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The 10 best first-half surprises of the 2015 MLB season

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Looking back, after the first half, nobody could have projected the performances of these ten players.

Jayne Kamin-Oncea-USA TODAY Sports

The All Star Game is a celebration of the game's best performers, but it's also a breather in the midst of a long and grinding season. It provides an opportunity for us to reflect on what's happened and where we're going. So for the next couple days, I'll be looking at some of the biggest surprises of 2015 so far, both good and bad, and look at what the future holds for the players and clubs in question.

Today, the 10 players who have been the best surprises of 2015.

C Francisco Cervelli, Pittsburgh Pirates

Long a forgotten man in the Bronx, Cervelli was acquired by the Pirates for decent reliever Justin Wilson primarily because the Bucs believed in his defense. Little did they expect him to hit .294/.366/.400 through the first half, adequately replacing Russell Martin both at the plate and behind it while making less than a million dollars.

The future: Cervelli will come back to earth a little, but his underlying stats, including BB%, K%, and HR% are all on the good side of average, and a change in approach has him hitting more ground balls than ever before, meaning his BABIP may stay relatively high. The Pirates need him to continue to produce as they struggle to catch the Cardinals and not have to play in the Wild Card game for the third straight year.

1B Adam Lind, Milwaukee Brewers

Stuck amid the weeds of an awful Brewers season, Lind sticks out like a beautiful...well, not rose. Some ugly flower that inexplicably smells really good. Anyway, acquired for Marco Estrada this offseason, Lind has raked all season long, hitting .292/.375/.512. While that's not terribly out of line with his performance over the previous two seasons, the fact that he is both healthy and producing is.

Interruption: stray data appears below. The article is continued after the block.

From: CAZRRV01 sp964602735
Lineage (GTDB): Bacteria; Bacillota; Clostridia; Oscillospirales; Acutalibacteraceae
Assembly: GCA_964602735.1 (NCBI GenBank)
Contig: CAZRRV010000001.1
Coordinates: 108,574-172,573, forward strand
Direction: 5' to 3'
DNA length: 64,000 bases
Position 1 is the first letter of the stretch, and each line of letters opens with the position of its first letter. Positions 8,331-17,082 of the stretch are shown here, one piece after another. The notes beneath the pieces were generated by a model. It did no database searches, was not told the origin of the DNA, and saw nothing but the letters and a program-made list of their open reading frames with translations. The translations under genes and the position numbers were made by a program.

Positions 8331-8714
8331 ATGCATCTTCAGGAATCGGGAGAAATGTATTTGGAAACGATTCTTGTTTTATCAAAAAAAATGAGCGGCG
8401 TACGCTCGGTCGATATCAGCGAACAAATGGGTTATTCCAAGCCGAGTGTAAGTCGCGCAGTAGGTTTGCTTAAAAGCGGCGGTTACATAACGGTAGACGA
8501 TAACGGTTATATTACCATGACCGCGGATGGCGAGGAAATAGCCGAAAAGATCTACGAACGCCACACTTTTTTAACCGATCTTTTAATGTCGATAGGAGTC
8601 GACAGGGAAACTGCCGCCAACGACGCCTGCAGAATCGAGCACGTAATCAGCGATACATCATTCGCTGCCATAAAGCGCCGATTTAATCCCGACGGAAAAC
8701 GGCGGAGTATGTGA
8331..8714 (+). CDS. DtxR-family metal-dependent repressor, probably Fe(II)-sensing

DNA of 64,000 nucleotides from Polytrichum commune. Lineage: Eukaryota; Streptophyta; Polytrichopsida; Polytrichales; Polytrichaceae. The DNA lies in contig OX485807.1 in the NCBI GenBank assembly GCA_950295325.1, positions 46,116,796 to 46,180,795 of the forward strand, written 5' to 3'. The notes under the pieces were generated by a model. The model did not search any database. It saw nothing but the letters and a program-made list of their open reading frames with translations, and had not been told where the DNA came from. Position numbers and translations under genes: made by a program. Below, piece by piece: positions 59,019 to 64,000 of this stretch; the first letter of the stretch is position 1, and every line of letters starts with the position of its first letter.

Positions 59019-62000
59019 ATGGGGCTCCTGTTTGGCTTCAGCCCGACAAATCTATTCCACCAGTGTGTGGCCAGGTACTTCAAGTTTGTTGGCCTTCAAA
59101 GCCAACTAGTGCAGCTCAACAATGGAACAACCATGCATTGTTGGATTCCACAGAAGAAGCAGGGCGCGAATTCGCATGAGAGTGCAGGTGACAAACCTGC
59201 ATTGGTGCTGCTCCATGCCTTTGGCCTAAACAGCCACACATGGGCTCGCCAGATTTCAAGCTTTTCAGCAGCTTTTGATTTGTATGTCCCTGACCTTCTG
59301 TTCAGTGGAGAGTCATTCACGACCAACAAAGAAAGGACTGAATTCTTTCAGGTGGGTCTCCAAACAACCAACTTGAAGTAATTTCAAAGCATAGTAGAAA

The future: A free agent after 2016, Lind is a prime candidate to get moved at the trade deadline, and one of the relatively few Brewers likely to bring back a substantial return. As Milwaukee works to rebuild, finding the right fit will be crucial.

2B Danny Espinosa, Washington Nationals

Espinosa had been left for dead when the Nationals stumbled out of the gate and suffered early injuries to Anthony Rendon and Yunel Escobar. A key contributor in 2011 and 2012, injuries, strikeouts, and better players had conspired to keep him on the bench for much of the last two years, and had destroyed his productivity. Now healthy, Espinosa has cut down dramatically on his strikeouts, seen his walk rate rebound and is even flashing power again. He's hit .254/.331/.435. He's also been able to fill in around the infield, while staying mostly at second base, and has been worth about two wins above replacement so far.

The future: If he's healthy, there's nothing in Espinosa's performance that screams fluke. The Nats are exceptionally lucky to have him at this point, and were smart not to completely give up on him.

3B Maikel Franco, Philadelphia Phillies